More than 200 Hawaiian Airlines passengers aboard Flight 33 said “Aloha” to Los Angeles — and it meant both hello and goodbye.

The plane was headed to Maui’s Kahului Airport from Los Angeles International, but turned back three times, said Alex Da Silva, the airline’s senior manager. Twice, the plane had already taken off.

The third time was not the charm, and Da Silva said the flight was finally canceled.

All of the turn backs were due to separate and unrelated faults with different systems, Da Silva said.

The 207 passengers on board were refunded for the flight and given $100 credit for a future flight. They are also being accommodated on other flights and will be given hotel rooms and meal vouchers.

“Safety is our top priority, and we apologize for the inconvenience to all our guests who were aboard Flight 33 from Los Angeles International Airport (LAX) to Maui’s Kahului Airport today,” Hawaiian Airlines said. “We understand our guests’ disappointment and deeply regret their travel plans were disrupted.”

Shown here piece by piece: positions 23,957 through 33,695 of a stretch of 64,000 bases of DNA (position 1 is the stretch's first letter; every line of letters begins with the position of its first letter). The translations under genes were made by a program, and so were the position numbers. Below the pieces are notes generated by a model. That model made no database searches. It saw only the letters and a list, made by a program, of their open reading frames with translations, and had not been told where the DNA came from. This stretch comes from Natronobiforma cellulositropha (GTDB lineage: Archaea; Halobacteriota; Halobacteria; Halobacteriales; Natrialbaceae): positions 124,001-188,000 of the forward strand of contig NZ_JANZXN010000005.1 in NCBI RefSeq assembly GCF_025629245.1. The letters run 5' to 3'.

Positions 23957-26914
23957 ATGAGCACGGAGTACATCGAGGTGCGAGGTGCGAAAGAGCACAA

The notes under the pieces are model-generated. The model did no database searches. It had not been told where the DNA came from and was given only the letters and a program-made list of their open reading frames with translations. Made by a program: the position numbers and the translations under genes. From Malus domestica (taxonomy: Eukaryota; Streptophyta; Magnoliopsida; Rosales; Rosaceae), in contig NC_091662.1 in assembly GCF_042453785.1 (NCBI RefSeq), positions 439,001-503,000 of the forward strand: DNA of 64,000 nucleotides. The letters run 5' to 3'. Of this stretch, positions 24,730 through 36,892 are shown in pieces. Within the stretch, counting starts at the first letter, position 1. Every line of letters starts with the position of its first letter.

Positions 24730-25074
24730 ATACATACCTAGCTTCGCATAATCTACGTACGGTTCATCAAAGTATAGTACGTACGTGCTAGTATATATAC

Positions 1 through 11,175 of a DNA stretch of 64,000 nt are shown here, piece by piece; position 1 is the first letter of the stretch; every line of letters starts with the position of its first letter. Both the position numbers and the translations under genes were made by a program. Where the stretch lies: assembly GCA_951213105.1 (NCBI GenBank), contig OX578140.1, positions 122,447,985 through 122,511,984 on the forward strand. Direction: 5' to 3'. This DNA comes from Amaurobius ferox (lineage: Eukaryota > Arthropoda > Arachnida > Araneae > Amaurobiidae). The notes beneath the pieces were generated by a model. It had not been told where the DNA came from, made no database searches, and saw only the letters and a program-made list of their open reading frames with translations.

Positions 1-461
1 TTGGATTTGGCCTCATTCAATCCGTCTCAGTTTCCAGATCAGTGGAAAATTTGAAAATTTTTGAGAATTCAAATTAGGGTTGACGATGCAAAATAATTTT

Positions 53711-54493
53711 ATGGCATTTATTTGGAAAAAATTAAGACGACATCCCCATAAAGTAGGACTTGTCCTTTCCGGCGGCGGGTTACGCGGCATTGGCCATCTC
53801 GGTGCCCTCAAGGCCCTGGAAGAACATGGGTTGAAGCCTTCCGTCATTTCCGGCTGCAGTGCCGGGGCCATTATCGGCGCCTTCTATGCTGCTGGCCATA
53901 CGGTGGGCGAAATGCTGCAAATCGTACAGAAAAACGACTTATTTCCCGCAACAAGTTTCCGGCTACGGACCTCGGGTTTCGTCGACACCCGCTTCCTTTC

The airline attributed the caution to the over-sea flight being classified as an extended-range operation (ETOPS).

“These flights have more rigorous safety requirements because of the greater distance between suitable airports,” the airline said. “When there is an abnormality on an over-land flight it can, and often does, continue to its destination. However ETOPS flights operate to a more stringent safety standard. Our aircraft have redundant systems, yet our standard is to respond to any indication of abnormalities with an abundance of caution.”